Doug Wilson on 2 Chron. 7:14. My people . . . called by my name . . . heal their land.

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Aaron Blumer's picture

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If he had simply pointed out that, read in context, 2 Chron. 7:14 has nothing to do with America, I'd agree 100%.

He's also right that the Christian way of life begins with personal faith (so I take him to mean) and this is distinct from civil religion.

But civil religion is a good thing. There has never been a civilized society without it and never will be one... and there's no way to pass enough laws and deploy enough cops to maintain civil conduct on a society that doesn't have a "civil religion" to provide internal constraints. 

So... every society is going to have a set of answers to the ultimate questions. It's going to have a religion, or several. That being the case, the Christian-is version of that is to be preferred to the alternatives. If for no other reason, then just because we want our kids to be able to rest safely in their homes at night.

Rolland McCune's picture

Perhaps this is just a quibble, but for me a "civil religion" is mandated by a government and is incumbent on all its citizens. Ancient Israel had a civil religion, Yahweh worship through the Levitical forms and theology of the central altar.  This was  enforced by public executions; any form of idolatry was a capital offense. There was no freedom of religion. The same is true for Muslim governments today.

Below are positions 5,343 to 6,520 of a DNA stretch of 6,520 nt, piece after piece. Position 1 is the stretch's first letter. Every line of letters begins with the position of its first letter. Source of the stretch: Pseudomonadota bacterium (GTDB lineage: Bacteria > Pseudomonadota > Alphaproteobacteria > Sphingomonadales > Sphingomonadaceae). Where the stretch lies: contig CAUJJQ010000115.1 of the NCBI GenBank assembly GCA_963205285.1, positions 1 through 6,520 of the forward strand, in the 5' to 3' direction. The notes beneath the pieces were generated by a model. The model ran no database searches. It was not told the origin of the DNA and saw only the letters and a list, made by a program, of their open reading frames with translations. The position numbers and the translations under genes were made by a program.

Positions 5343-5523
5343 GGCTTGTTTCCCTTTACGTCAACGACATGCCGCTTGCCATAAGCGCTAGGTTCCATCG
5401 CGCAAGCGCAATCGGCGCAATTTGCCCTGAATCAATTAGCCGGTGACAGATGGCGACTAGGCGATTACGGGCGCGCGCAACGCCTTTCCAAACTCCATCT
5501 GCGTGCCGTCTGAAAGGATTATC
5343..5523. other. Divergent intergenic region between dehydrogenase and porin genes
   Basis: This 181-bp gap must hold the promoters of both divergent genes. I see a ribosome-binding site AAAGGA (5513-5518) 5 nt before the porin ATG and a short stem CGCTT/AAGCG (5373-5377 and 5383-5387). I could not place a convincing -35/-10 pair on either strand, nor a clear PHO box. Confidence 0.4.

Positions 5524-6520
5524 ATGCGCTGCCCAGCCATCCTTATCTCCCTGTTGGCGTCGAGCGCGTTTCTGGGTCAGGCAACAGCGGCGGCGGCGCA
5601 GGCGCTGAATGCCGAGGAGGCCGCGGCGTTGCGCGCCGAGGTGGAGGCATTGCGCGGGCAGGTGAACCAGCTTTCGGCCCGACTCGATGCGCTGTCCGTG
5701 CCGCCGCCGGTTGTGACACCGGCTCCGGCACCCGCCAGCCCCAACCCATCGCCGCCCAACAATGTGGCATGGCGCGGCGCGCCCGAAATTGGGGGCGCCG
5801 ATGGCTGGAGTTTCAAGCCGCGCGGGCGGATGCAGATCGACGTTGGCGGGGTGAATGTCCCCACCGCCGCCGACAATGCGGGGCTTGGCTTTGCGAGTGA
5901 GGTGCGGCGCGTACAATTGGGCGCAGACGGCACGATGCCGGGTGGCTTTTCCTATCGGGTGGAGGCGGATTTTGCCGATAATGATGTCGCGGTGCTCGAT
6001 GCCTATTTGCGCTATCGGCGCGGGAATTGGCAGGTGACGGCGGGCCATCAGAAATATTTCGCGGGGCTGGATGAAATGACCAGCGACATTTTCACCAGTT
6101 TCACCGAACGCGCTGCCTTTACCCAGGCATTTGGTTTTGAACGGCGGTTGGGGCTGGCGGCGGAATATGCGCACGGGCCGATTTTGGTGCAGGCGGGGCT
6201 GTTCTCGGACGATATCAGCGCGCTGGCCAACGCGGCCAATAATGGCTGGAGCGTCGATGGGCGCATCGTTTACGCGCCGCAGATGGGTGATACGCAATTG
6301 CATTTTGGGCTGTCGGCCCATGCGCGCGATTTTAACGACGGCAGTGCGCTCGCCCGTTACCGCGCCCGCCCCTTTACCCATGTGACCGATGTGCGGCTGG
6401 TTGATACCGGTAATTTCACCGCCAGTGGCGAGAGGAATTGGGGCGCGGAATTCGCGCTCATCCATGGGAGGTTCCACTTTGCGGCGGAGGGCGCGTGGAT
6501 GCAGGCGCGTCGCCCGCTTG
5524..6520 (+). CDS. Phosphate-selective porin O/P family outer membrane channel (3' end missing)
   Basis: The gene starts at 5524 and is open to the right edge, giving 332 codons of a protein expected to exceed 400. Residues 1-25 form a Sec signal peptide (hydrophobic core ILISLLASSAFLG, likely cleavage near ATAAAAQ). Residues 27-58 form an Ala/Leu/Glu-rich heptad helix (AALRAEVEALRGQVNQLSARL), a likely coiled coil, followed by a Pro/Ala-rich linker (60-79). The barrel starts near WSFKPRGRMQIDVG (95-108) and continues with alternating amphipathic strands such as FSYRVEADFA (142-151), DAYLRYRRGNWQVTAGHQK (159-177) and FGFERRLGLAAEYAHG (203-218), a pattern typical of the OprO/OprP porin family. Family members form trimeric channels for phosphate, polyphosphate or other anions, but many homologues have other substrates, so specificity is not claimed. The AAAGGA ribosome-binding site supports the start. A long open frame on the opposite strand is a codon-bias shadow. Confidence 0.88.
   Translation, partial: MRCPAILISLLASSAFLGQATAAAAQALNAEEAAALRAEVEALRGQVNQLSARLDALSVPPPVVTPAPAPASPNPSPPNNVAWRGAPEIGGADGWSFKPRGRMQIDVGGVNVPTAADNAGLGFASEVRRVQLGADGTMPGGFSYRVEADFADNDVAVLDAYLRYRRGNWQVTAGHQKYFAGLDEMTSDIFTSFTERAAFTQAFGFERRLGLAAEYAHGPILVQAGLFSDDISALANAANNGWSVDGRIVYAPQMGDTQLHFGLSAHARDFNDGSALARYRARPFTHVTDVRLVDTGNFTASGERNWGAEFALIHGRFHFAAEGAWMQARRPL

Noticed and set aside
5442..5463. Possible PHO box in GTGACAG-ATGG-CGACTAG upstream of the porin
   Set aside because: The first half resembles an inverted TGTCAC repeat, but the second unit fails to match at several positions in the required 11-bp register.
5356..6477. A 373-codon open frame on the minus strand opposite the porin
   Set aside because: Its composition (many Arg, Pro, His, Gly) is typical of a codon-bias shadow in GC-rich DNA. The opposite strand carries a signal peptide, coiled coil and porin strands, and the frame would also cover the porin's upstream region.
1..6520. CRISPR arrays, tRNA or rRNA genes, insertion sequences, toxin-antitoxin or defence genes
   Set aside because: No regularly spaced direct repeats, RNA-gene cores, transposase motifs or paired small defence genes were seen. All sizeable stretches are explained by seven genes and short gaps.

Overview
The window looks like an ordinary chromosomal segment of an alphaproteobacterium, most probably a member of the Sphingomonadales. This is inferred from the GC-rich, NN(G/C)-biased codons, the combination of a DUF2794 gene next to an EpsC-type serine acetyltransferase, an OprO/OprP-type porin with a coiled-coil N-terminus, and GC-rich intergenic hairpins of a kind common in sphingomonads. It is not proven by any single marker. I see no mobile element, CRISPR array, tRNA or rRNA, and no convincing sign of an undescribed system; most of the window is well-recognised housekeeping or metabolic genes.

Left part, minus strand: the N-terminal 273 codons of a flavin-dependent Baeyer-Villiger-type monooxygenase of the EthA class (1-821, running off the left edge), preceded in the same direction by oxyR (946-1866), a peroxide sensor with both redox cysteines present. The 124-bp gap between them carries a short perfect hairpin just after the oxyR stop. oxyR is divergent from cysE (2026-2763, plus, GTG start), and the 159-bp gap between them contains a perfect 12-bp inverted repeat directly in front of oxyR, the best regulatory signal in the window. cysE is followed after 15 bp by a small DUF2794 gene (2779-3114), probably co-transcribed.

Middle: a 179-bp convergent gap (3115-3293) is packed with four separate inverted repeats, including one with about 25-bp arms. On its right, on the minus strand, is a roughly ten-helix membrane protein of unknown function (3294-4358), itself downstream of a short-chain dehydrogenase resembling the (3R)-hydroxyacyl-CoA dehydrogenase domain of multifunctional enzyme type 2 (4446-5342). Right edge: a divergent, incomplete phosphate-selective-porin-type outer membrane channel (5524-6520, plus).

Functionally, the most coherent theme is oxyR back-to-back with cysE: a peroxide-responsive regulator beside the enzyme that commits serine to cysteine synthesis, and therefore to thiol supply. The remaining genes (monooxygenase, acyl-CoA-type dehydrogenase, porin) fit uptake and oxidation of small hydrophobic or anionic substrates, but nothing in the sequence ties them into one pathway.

Still, I sympathize with what you propose. I would only call it a general sense of Christian values. I'm not fully persuaded that the USA ever was a "Christian nation" in its beginning. But it certainly had a preponderance of Christian ideas while at the same time having notorious non-Christians.  This all goes back theologically to the common grace of God and divine truth being distributed by many people in many different waysl.

 

 

 

 

Rolland McCune

Fred Moritz's picture

Thanks, Dr. McCune for your characteristic insight.  To one degree or another we have had "a general sense of Christian values."  And if God moved in the Great Awakening, at Sandy Creek, and at other strategic times in our nation's history, can we not ask Him to sovereignly do that again?

Rolland McCune's picture

Dr. Moritz

Yes indeed. Prayer and divine sovereignty are not incompatible. May it please our great and good God to send the USA a spiritual refreshing  of a sense of Christian values and more. Of  course our highest desires and ideals along this line must await the Millennial Golden Age. Thus I also pray in the interim, "Thy kingdom come, thy will be done on earth as it is (being done) in heaven."

Rolland McCune